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Dugong - Description

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A female feeding
A female is feeding
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 Species:Dugong dugon

The dugong (Dugong dugon) is the only strictly herbivorous marine mammal and is the only extant species in the Family Dugongidae. It must not be confused with the better known manatee, which belongs to the Family Trichechidae and can also live in fresh water.
The adults are 3 meters in length and weigh up to 400 Kg (someone reports 900 Kg). There is no sexual dimorphism, but it seems that females may slightly outsize males.
The massive body ends with a large flat tail with two elongated flukes, similar to the whale tail. Manatee's tail, on the contrary, has a paddle-like shape, with no flukes.
The head has a characteristic rounded shape, the neck is short and not visible, the fleshy snout is turned downward to facilitate grazing on seagrass meadows. The upper lip is cleft and protrudes over the small mouth. It's strong and helps to eradicate seagrass. The lower jaw and palate have rough horny plates, used to better grasp seagrass and chew it.

Dugong tusk
Details: a dugong's tusk from Indonesia

Male specimens aged 12 or older have tusk-like incisors, while only few and very old females have tusks. Adults have a total of 10-14 teeth. Molars are cylindrical, rootless and lack enamel. The nose has no bone support, the skull is large in proportion to the size of the body, the zygomatic arch is thick and deep.
The large nostrils, on the upper surface of the muzzle, are separated and have membranes, that act as valves, in order to keep the water out while diving.
The body is protected by a thick layer of fat with a tough skin, smooth and wrinkled, with short sparse hairs. These hairs are more concentrated on the lips and on the muzzle and help to find food, like vibrissae (tactile hairs), while exploring the sandy bottom. Dugongs have, in fact, poor eyesight: the eye is small, sunken and protected by a well developed nictitating membrane.

Dugong eye and hear
Details: dugong's small eye.
On top left, the tiny hear hole

The fore-limbs have evolved in small flippers, no more than 50 cm long, with well-developed skeletal support. They have a rounded shape and are located in an advanced position. These flippers are used for propulsion by young specimens, whereas the adults use flippers only for steering and for moving along the bottom while feeding. Adults use only the big tail for locomotion.
Dugongs are born with a light brown colour, which darkens as they grow older, dorsally and laterally, to a more brown-yellowish colour.
The dugong's skeleton is dense and heavy, characterized by the absence of pneumatic cavities, thus increasing the specific weight that helps to stay submerged in shallow waters.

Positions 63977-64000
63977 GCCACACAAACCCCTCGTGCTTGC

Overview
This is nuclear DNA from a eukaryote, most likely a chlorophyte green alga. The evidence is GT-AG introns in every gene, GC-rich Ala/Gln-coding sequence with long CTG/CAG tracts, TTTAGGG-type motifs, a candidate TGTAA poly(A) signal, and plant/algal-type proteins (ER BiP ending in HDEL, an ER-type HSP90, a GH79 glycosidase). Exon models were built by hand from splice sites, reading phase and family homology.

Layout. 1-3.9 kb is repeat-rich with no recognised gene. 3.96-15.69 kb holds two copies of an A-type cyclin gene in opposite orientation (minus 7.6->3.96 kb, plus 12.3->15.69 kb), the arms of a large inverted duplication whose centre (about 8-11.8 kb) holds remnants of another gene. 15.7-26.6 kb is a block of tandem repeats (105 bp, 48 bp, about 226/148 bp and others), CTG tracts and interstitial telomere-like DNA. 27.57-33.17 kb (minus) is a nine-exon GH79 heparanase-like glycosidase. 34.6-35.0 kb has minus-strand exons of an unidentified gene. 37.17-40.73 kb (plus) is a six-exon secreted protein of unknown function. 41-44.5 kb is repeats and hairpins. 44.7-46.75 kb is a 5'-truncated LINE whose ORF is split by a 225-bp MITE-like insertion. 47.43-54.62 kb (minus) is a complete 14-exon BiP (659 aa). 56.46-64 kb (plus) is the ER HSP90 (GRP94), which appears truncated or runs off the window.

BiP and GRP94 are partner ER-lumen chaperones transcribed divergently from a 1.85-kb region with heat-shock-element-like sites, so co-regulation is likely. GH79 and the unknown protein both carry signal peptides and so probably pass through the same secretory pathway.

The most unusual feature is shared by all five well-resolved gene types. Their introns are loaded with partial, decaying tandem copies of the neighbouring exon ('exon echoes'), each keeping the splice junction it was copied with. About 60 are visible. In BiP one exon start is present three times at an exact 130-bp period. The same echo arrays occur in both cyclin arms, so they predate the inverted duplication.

Almost all information available on dugongs has been obtained by analysis of individuals trapped accidentally and drowned in shark nets or killed by native hunters in northern Australia. The same methodology developed for pinnipeds and cetaceans, based on the number of layers which compose their tusks, has been adopted to estimate dugongs' age. The oldest dugong, of which tusks have been examined, was estimated to be a female 73 years old.

Dugong mouth
Details: dugong's mouth

Some studies show that females reach fertility at an age between 10 and 17 years, but a recent research in the Torres Strait lowers this age to 6 years.
Gestation length is 13-15 months. Single calves are the norm and twins are rare. Newborns are about 100 cm long and weigh 30 kg. Parturition takes place in shallow water and the newborn swims alone to the surface for its first breath.
The calf suckles for 14-18 months and grows quickly, because very soon he starts to eat seagrass too, adding this food to the mother's milk. The period between one calving and another is variable and long, estimated between 3 and 7 years.

Dugong nostrils
Details: dugong's nostrils

Such a long period means that even in the most optimistic conditions, with low natural mortality and no human-induced mortality, the maximum annual increase rate in population can't be higher than 5%.
Unfortunately the human influence is becoming more and more invasive and in many areas there is no control, because of wars or political troubles (like in Somalia).
Such a low growing rate, in these conditions, makes the dugong a species very vulnerable to extinction at global scale. Conservation initiatives should be taken as soon as possible, with the agreement and cooperation of all countries, to avoid the extinction of this old, beautiful animal.

NB: enlargements of all these photos are available in the Photo Gallery

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